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Chesapeake tries to pump up demand

Chesapeake tries to pump up demand
Posted Saturday, Apr. 14, 2012

For more than 20 years, Chesapeake Energy has been a leader in driving up the supply of natural gas. Now it's trying to spark the demand side of the equation -- a reach for any player.

In the next decade, the Oklahoma City company has pledged to invest $1 billion to increase the use of natural gas in transportation. Efforts range from creating a nationwide network of truck stops to developing home fueling kits that let people fill up in their garage. And partners include 3M and General Electric, two global heavyweights whose involvement signals the potential of this market.

The country is awash in cheap natural gas, thanks to the success of Chesapeake and others in developing shale gas nationwide, including in North Texas' Barnett Shale. Chesapeake is the second-largest producer here and has a regional office in Fort Worth.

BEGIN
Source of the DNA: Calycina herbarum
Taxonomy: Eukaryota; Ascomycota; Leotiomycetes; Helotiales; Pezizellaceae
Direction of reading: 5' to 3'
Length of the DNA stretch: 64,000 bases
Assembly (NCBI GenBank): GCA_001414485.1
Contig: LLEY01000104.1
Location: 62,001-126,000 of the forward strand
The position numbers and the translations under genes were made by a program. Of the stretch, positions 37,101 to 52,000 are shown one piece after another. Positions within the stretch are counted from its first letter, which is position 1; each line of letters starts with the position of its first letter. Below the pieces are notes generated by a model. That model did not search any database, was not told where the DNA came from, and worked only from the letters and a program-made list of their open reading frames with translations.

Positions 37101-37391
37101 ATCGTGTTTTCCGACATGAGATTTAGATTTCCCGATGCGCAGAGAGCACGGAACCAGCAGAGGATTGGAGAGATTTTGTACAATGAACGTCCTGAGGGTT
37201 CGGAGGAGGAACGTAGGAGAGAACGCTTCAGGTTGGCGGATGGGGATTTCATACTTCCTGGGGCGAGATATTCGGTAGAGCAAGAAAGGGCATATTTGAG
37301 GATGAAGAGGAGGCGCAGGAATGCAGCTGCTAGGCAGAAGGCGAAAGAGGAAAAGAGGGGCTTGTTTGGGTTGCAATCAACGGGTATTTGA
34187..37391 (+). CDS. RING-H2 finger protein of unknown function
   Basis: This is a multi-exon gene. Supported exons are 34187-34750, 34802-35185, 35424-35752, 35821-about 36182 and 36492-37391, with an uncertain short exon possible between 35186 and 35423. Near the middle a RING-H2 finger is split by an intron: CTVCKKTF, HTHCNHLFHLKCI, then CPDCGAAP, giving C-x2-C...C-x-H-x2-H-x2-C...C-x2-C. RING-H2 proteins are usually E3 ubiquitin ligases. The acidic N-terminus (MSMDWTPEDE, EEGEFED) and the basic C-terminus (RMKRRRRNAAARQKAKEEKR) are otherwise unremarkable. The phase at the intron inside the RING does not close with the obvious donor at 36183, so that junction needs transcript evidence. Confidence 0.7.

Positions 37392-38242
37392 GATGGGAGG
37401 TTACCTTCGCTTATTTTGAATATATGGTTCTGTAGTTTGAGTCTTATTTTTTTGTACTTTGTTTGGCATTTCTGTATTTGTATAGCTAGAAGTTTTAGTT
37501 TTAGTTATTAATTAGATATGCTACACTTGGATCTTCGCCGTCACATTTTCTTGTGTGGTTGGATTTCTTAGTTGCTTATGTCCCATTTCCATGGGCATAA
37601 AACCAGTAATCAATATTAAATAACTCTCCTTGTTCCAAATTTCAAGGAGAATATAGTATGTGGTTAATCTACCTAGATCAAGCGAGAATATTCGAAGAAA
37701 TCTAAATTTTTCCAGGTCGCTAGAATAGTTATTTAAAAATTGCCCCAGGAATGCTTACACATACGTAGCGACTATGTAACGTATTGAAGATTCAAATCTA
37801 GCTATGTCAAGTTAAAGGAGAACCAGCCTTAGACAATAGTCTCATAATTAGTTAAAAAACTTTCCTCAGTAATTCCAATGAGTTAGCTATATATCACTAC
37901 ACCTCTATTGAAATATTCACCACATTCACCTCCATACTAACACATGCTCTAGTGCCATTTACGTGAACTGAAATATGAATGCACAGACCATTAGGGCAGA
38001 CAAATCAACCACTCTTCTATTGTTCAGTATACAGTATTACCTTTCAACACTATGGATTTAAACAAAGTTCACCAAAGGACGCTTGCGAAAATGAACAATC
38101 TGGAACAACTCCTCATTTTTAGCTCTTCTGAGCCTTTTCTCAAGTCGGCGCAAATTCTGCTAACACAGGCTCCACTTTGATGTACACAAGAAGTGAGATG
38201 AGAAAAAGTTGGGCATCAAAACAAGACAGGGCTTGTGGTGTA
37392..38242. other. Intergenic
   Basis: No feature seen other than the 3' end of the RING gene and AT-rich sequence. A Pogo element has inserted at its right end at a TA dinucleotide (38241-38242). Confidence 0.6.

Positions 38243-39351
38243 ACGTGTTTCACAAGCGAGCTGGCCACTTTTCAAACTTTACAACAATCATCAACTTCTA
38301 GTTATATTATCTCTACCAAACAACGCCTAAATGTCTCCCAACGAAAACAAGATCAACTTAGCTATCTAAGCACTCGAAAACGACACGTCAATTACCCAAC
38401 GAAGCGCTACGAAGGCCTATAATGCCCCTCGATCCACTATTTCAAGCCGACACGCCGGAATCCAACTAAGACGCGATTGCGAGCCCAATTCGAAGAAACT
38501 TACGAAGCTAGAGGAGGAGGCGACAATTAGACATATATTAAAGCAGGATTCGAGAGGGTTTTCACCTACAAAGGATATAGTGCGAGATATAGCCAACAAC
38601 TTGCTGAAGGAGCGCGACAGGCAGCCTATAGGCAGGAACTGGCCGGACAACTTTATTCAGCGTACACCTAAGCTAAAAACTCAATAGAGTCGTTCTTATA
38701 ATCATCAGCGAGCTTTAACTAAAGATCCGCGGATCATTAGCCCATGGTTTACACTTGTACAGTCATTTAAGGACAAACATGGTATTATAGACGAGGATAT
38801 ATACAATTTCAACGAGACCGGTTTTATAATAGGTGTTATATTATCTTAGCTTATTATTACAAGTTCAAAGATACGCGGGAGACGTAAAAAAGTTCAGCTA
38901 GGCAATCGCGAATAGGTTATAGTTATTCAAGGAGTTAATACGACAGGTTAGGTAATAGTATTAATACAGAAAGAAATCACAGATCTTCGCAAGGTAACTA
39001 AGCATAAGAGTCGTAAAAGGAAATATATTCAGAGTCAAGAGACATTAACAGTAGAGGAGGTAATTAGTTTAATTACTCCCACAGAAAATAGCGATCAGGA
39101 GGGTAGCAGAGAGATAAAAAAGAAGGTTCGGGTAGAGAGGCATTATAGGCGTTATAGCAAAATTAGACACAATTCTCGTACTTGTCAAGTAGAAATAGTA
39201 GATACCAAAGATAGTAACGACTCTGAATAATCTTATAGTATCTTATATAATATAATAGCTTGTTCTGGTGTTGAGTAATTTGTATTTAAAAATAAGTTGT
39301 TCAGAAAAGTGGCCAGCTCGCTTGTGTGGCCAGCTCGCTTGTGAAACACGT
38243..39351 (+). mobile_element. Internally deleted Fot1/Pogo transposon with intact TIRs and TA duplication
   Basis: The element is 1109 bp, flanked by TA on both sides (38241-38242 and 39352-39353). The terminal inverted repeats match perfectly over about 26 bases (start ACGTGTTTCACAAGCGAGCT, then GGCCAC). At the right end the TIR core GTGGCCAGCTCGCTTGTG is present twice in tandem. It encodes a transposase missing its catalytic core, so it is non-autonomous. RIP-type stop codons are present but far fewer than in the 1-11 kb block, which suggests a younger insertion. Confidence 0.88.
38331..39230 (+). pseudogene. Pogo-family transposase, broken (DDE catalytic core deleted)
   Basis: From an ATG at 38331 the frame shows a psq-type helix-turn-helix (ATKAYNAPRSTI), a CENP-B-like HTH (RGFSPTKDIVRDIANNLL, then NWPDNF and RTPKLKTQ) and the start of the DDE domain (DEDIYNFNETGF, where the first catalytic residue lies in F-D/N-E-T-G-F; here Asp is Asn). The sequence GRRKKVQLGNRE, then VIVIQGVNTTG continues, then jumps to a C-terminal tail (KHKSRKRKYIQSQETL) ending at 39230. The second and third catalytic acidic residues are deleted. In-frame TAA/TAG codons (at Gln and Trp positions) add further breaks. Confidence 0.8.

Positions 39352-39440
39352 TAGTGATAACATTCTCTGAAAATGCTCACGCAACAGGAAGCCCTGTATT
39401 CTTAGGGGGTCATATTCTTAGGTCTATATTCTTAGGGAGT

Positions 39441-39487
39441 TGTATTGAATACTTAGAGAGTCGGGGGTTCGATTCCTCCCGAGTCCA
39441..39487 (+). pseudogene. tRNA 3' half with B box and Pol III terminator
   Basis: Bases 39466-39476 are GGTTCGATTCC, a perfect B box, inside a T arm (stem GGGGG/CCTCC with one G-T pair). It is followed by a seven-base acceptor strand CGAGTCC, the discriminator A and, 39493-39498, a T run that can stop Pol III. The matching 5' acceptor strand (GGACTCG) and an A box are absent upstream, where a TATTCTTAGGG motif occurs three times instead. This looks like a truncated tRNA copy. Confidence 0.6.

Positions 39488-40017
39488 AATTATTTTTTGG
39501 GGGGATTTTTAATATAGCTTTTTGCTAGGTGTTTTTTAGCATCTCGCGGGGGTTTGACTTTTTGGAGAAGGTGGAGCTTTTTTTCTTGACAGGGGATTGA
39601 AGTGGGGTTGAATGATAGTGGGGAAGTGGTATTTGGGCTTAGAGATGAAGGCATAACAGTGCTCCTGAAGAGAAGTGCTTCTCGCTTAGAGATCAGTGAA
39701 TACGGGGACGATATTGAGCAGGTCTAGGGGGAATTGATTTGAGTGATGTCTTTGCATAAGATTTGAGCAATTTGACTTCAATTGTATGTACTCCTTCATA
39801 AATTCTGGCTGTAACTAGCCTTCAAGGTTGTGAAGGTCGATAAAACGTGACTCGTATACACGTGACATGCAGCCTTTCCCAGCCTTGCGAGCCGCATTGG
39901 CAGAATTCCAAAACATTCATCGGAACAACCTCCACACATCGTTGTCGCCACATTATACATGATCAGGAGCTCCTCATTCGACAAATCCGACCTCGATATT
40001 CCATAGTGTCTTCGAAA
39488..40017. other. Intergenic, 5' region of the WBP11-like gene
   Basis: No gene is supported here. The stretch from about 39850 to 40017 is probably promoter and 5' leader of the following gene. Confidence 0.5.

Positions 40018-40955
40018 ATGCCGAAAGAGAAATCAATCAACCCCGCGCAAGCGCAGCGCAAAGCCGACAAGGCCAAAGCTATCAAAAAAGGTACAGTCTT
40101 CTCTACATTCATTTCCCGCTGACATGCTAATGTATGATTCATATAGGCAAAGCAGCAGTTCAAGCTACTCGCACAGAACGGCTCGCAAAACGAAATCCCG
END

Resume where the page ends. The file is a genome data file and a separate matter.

Last week, natural gas prices fell as low as $1.91 per 1,000 cubic feet, the lowest since 1999, because of the supply glut. Nationwide, production is running 5 percent ahead of last year's pace, and after a mild winter, underground stores of natural gas are 58 percent greater than the average for the past five years.

Naturally, the gas industry wants to drive up demand, whether from power plants, industrial uses, exports or transportation. Chesapeake stands apart, because it's leading the effort in such a high-profile way.

In a recent federal filing, Chesapeake said that one of its business strategies is to "transform the U.S. transportation fuels market."

That's usually the kind of goal set by a nation, not a single company. But Chesapeake and its leader, Aubrey McClendon, have always been ambitious and audacious. Today, they have reason to feel a little desperate, too... FULL ARTICLE

1 comment (Add your own)

1. Dell wrote:
So much info in so few words. Tostloy could learn a lot.

Sat, July 7, 2012 @ 3:03 PM

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